The term “flesh eating” summons up images of hordes of zombies, or maybe antibiotics resistant necrotic wounds. But though neither of these things are present in Pandora’s Tower there sure is a lot of flesh eating going on.

Pandora’s Tower focuses on a young girl, named Elena, who has fallen foul of a curse which is slowly turning her into a hideous beast. The protagonist is Aeron, a friend who has smuggled her away from the eye of the public and local army in the hope that he can find a cure for her curse. Assisted by Mavda - an old lady who looks nothing short of a character from the 1986 Jim Henson film Labyrinth, complete with weird looking being strapped to her back - Aeron takes Elena to an abandoned outpost that overlooks the Thirteen Towers. Mavda informs Aeron that the only way to save the poor damsel from this curse is to feed her the flesh from the monsters that lurk in these towers. Flesh from the common beasts found on floors leading to the top of each tower will only halt the transformation for a short time, whereas ‘Master Flesh’ from boss beasts, located at the top of each tower, acts as a cure.

A gauge in the corner of the screen measures Elena’s transformation. This forces a decision - take the flesh so far collected back to her, and prolong the eventual change, or push on and attempt to acquire Master Flesh. This is the only real edge to a game that would otherwise be washed away in a sea of play-a-likes.

Unfortunately, many of the towers only differ ever so slightly in their appearance and layout, which lends a sense of rinse and repeat to the game. Pandora’s Tower could have easily contained only five or six towers to complete instead of 13, and boredom wouldn’t have set in, but it would have been a terribly short game.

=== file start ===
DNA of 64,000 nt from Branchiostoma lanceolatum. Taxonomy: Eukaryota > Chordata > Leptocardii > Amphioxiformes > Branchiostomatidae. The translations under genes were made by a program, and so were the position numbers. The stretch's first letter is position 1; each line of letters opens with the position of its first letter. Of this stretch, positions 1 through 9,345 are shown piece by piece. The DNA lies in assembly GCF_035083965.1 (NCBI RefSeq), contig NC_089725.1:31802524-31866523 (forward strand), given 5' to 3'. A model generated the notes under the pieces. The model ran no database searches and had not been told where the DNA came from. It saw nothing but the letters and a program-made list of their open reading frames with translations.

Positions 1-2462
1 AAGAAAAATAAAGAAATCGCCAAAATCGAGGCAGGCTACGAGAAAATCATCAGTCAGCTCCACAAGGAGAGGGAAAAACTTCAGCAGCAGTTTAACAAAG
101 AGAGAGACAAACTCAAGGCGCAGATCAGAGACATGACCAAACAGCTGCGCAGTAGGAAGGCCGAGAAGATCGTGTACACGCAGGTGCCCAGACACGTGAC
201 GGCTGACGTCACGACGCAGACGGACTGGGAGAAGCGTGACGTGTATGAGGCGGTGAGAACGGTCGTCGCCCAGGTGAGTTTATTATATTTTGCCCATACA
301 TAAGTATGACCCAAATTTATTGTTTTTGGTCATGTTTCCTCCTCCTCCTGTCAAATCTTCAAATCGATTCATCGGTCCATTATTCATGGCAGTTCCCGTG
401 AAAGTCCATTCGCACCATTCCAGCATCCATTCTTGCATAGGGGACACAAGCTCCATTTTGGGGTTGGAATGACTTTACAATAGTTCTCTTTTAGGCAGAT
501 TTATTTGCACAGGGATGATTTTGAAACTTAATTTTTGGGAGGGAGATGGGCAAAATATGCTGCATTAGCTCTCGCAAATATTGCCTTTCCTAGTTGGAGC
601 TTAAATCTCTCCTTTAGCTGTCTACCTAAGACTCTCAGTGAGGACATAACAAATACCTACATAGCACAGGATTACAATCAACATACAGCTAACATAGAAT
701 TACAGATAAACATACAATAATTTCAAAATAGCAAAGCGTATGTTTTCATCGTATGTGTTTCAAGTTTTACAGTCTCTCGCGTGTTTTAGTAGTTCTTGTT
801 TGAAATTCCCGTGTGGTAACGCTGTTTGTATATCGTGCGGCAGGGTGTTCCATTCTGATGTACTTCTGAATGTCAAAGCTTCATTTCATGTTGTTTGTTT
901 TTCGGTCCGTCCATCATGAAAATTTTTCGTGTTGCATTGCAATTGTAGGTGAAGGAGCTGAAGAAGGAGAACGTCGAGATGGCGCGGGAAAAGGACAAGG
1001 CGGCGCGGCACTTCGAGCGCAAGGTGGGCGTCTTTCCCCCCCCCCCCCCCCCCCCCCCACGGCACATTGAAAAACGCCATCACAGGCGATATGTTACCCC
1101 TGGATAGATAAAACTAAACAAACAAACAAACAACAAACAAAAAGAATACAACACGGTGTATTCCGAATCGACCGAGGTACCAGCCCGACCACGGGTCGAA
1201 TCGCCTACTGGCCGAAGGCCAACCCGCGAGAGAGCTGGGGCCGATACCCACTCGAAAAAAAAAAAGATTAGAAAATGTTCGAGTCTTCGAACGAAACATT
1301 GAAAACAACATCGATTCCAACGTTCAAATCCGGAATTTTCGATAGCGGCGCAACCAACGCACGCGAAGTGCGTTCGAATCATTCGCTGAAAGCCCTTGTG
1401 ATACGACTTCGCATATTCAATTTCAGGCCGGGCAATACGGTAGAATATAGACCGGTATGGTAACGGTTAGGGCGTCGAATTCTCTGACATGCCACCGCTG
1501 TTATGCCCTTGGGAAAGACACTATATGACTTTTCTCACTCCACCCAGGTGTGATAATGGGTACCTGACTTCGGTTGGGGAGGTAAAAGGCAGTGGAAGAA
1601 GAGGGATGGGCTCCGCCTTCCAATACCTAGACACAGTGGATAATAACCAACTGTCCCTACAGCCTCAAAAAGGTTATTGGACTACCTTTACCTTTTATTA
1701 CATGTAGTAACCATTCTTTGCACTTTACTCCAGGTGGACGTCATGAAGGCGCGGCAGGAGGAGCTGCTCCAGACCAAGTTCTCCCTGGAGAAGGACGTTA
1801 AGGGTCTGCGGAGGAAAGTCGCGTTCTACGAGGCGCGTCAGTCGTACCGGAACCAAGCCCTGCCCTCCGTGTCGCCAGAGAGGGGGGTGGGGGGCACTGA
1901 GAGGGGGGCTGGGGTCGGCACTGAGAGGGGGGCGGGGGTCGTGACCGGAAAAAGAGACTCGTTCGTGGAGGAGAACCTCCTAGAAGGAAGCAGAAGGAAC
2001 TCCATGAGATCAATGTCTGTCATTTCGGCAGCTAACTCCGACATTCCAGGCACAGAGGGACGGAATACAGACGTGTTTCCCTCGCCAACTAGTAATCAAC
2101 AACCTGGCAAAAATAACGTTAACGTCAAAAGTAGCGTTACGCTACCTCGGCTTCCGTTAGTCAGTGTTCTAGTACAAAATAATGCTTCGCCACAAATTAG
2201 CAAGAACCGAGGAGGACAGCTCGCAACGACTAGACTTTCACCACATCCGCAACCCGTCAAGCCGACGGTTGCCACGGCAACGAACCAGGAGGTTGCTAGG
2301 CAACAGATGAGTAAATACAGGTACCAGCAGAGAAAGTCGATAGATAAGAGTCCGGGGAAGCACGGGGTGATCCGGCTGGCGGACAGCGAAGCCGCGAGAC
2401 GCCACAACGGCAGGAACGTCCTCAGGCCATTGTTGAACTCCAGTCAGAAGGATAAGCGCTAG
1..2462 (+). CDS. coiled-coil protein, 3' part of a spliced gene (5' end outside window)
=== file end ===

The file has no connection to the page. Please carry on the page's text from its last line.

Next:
As an action RPG, Pandora’s Tower breaks no boundaries and does nothing revolutionary. In fact, it’s quite repetitive. The graphics are reminiscent of Monster Hunter Tri on the Wii and it leeches elements from the likes of Zelda and Castlevania with the main weapon, the Oraclos Chain. Although the chain is useful there’s nothing here gamers haven’t seen or played before. Along with the ability to lasso beasts, chain them together or throw them across a room, the chain is used to tear a chunk of flesh from a beast after defeating it. This is the key to avoiding to avoid the dread words every gamer fears: Game Over.

Like every good RPG, there are chests and items to be found throughout the towers. There is one thing that differs from the norm: some of these items are gifts for Elena. The more time spent talking with her and the more gifts she receives, the better the bond becomes between the pair. At first, the bonding doesn’t seem to add much, however there are multiple endings available and they depend on the nature of Aeron and Elena's relationship. Still, the story shows that they have known each other for quite some time.

The creatures that are encountered during the course of this adventure are somewhat varied. Monsters brandishing weapons can be disarmed with the Oraclos Chain, but they do attempt to retrieve them. It takes some trial and error to locate the weakness of each Master Beast, but once done, defeating them all depends on skill with the Chain.

Borrowing from Monster Hunter Tri again, Pandora’s Tower does offer players two control types - the Wii Remote/Nunchuck combination or the Classic Controller or Classic Pro. The Classic Controller configuration removes physical action from the game when it comes to ripping flesh from beasts with the Wii Remote. The game makes great use of the buttons on the Wii Remote and Nunchuck, it’s one of the highlights of the Pandora’s Tower experience.

By contrast, one of the biggest disappointments in Pandora’s Tower is the voice acting. It may have sounded great in its original Japanese, but the English accents do the game no justice at all, and neither does the translation. Elena insists on questioning why she must eat the monster flesh almost every time she is handed some. It seems like it’s the first time over and over again and can get very annoying. The lead character Aeron doesn’t speak all of the time, even though text is displayed on the screen. It’s almost like the voice actor could only make it to half of the recording sessions.

Pandora's Tower doesn't offer anything appealing or unique, and is not a Wii title that will find a home with many gamers.